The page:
Semple and Mr. Thomas. Mr. Starr was preparing to go "but a crazy
man who was in town struck him so severe a blow on his hip that it disabled
him..." she then goes on to say that Starr will follow the others
"if he recovers in time." She said she thought James (her oldest
son who lived in Galena) would be there too.
The second page of the letter is devoted to Patty and her concerns. Lucy
said she is pleased to hear that Patty has lots of business and has improved
in her sewing skills. Lucy gave Patty encouragement with her sewing and
advised her to continue with it so that she can "...obtain a genteel
support by your needle which is by far the easiest way." Lucy also
advised Patty that she must learn to cut out and fit patterns. Lucy asked
Patty if she had thought about the motherly advice she had given her "before
parting", and "if so how far have you followed it?" I bet
that sentence made you readers wonder what advice Lucy gave Patty.
In the last paragraph Lucy writes that "Rofs has
sung some dreadful songs about you since your absence." Why would
she write that to Patty? And, who is "Rofs"? Lucy closes the
letter with "Adieu Patty accept the best wishes of all the family
and especially your friend Lucy Stephenson."
Well, let Henry tell you this: Lucy's letter got some
folks busy with lots of researching and talking with Dottie who had sent
the actual copy of the letter. First of all they researched the names
of the young men Lucy said were going to fight the Indians. Volney was
Volney P. Richmond who later married Virginia West, daughter of Emmanuel
West. Buckmaster was Nathaniel Buckmaster who was eventually elected Major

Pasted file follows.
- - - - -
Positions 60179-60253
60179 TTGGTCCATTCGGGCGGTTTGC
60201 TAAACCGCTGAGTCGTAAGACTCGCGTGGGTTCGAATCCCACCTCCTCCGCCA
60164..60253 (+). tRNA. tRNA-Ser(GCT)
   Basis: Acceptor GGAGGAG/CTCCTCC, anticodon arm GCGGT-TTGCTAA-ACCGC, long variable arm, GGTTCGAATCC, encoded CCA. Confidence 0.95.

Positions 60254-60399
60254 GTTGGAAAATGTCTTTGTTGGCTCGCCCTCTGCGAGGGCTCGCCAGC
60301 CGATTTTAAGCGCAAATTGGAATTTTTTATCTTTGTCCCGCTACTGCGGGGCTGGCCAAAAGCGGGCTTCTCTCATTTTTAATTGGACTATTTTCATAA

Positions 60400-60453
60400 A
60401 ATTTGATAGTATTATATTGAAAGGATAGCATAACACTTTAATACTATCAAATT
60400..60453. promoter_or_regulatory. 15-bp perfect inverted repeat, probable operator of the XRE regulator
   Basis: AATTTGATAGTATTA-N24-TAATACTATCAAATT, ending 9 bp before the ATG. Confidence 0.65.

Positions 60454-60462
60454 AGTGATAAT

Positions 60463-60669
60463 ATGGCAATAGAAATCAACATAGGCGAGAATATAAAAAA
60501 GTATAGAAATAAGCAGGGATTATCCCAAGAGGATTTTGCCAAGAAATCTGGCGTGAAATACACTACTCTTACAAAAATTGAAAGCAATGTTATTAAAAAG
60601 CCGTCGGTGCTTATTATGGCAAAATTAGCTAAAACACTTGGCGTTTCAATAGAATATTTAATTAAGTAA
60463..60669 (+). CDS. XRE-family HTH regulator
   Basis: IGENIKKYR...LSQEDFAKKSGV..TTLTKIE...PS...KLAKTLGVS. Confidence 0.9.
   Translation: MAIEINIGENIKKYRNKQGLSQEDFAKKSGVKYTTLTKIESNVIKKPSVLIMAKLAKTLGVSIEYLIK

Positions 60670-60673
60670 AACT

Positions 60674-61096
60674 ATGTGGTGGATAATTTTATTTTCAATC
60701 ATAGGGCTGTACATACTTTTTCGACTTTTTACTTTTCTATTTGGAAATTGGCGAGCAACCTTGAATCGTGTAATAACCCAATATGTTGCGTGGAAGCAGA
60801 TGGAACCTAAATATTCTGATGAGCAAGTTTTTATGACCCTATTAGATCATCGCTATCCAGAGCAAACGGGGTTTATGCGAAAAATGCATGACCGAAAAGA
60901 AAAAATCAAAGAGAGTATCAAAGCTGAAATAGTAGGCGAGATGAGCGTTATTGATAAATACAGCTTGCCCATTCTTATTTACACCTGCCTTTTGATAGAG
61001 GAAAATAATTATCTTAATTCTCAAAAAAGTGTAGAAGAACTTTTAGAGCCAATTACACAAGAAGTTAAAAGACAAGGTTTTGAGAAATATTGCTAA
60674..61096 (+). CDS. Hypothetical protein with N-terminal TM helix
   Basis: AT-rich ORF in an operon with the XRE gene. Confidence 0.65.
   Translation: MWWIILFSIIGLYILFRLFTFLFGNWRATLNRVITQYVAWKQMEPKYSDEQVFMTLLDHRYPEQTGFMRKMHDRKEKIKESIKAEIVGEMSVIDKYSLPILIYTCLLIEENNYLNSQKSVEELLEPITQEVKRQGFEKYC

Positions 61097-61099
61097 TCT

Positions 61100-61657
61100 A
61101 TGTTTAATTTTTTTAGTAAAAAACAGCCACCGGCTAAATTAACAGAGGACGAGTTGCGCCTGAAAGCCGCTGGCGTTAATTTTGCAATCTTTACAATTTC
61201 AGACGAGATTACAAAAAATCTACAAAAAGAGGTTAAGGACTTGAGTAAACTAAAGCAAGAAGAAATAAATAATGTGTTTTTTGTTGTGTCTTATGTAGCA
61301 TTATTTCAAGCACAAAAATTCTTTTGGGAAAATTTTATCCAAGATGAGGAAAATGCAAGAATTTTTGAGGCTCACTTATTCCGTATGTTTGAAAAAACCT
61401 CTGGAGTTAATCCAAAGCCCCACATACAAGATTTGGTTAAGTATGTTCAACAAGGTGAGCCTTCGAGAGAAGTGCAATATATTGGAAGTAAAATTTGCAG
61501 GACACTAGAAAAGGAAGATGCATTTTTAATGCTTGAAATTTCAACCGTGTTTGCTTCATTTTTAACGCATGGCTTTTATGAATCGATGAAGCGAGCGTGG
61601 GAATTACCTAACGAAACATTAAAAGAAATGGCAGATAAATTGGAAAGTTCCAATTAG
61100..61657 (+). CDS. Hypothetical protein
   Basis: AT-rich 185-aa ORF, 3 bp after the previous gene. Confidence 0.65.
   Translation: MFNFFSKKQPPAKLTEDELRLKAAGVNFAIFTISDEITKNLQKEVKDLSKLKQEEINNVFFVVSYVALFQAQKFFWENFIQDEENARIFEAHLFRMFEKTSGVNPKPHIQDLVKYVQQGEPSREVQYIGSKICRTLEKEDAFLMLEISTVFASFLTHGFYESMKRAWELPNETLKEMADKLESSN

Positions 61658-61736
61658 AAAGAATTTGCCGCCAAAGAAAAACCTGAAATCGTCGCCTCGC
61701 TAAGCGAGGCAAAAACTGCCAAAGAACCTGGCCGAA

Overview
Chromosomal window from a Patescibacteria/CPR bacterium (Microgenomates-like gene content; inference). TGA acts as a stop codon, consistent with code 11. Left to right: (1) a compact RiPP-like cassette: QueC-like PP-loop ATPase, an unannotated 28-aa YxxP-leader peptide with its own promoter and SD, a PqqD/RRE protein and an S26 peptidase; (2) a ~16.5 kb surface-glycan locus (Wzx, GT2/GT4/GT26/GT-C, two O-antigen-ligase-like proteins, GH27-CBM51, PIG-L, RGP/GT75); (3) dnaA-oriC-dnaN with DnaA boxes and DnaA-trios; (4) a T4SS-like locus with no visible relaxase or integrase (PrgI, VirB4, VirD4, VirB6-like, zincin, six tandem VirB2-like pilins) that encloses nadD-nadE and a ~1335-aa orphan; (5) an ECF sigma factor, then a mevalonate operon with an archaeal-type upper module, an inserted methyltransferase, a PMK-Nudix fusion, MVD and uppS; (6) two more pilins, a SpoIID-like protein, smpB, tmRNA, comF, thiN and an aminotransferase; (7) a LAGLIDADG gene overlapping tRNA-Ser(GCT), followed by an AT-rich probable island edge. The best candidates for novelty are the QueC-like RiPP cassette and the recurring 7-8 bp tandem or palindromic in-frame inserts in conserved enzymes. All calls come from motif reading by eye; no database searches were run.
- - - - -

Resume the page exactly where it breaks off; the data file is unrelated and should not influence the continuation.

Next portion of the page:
of his battallion. Emerson was Amos Emerson of Edwardsville and Semple
was James Semple, a prominent Edwardsville attorney and U.S. Senator from
Illinois in 1843-47 Mr. Thomas would be Jesse B. Thomas, Jr. who was an
attorney with Daniel Prickett in the firm of Prickett & Thomas in
Edwardsville. He was the son of Jesse Thomas who had been appointed judge
in the Illinois Territory in 1809, and a U.S. Senator from 1818-1829.
Ben, of course, was Col. Ben and Lucy's youngest son
and Winchester was Palemon, their son-in-law and husband of daughter Julia.
Mr. Starr, who was disabled for a time, was another son-in-law, the husband
of daughter Elvira. William Starr served most of the years of the Black
Hawk War. James, who Lucy mentioned being in the war, was the Stephensons
oldest son who lived in Galena. It seems that when the locals spoke of
wars it was always with the pride of the men going off to fight. In Lucy's
letter we hear thoughts of a woman who watched the only 4 men left in
her family leave to fight the Indians. Lucy knew that many a tear had
been shed in Edwardsville.
These man served in companies under the command of local